But lawmakers tainted that original idea by giving the proposed office a blanket exemption from reporting legislative wrongdoing and being accountable to the public. The wording of the bill indicates that the office “shall at all times respect the confidential nature of records, requests, advice, complaints, reviews, inquiries, disciplinary measures and other information in its possession relating to human resources matters”.

This exemption, of course, covers just about everything under the sun. Or in this case anything that lawmakers don’t want to see appear and never see the sun.

As Bill Lueders, chairman of the Wisconsin Freedom of Information Council noted, “No other state or local body can fully withhold human resources-related documents and there is no clear reason why the legislature should have been treated. differently. “

Indeed, there are protections under existing law that allow the writing of sensitive information that protects victims and whistleblowers.

There is probably some irony in the fact that the legislation was passing through the State Senate even as a Dane County judge ruled that the legislature violated the Open Case Law in 2019 by withholding cases. related to an investigation into allegations of sexual harassment involving a former state official. Staush Grusynski, a Democrat from Green Bay.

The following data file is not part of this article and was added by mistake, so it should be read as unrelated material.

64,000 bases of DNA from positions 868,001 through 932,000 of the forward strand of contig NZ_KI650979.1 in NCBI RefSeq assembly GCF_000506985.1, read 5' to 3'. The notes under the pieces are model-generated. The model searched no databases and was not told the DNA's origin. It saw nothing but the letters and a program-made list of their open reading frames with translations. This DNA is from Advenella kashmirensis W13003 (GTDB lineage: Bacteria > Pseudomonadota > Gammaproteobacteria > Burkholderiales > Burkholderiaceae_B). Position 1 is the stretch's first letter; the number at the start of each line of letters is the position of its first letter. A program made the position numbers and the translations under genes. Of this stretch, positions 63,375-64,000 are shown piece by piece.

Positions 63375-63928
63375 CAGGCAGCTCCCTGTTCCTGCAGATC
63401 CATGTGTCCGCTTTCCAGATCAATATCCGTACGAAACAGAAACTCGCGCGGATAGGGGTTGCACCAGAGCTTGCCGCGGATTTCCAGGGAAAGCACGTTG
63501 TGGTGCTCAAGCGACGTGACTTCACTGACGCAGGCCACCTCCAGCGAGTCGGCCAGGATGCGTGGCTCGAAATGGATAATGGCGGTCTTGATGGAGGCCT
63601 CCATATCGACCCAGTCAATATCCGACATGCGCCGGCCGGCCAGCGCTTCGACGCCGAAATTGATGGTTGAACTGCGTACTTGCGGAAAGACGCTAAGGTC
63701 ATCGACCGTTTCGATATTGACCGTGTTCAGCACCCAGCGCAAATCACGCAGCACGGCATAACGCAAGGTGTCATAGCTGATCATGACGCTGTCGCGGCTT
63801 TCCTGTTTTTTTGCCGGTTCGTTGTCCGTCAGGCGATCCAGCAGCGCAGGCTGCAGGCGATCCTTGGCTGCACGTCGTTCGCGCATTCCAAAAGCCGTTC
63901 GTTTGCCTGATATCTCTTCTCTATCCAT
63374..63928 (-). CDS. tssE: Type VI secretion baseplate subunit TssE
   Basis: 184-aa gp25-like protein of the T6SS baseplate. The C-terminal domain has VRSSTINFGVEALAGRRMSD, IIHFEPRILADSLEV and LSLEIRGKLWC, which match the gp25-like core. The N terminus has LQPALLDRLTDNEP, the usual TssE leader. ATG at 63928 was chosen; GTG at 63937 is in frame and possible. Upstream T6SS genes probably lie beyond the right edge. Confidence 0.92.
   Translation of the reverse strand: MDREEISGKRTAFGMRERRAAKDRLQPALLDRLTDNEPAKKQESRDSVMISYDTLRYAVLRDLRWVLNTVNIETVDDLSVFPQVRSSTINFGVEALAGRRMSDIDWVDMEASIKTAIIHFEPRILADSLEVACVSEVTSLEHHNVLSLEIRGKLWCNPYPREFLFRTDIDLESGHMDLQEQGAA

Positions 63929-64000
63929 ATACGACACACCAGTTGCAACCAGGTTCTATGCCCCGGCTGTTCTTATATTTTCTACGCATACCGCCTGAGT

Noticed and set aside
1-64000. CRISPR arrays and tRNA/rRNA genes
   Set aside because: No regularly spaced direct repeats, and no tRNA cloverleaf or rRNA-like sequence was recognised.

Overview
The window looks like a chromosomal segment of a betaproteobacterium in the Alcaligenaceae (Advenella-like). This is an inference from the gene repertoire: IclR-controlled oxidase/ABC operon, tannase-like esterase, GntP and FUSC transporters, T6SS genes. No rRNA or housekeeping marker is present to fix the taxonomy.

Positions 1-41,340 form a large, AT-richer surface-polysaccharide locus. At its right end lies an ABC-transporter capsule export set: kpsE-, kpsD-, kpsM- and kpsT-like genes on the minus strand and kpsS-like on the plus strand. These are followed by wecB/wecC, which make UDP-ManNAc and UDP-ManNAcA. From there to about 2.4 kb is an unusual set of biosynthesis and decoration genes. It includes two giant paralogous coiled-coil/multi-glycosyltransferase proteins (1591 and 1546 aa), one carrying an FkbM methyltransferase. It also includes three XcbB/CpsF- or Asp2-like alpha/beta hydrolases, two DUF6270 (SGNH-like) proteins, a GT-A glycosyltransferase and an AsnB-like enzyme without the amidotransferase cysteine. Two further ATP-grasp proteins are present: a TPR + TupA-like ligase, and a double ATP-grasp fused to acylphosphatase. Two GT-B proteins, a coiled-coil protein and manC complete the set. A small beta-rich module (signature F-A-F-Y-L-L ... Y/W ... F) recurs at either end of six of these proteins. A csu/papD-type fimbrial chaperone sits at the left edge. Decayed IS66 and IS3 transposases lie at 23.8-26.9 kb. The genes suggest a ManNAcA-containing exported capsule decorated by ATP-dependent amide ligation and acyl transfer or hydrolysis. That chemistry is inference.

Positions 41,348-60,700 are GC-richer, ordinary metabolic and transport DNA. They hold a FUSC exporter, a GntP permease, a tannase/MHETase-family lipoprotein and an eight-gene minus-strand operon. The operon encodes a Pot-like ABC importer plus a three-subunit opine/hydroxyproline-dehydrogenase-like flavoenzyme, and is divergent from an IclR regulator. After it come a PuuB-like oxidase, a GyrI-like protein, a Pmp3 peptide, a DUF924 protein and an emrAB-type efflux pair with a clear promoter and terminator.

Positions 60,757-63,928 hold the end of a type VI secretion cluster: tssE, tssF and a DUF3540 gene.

As Governor Evers said in his veto message, “The people of Wisconsin have the right to be informed about the misconduct of officials, including those in the Legislature.

We agree. This is important information that the public should have when they go to the polls and decide on the suitability of a legislator to perform his duties.

It should not be buried, as this law would have been.

This episode also illustrates that there may well be a real need for a human resources legislative office and Evers urged lawmakers to pursue this with a “clean bill” that would not be used to “hide official faults. at the exam “.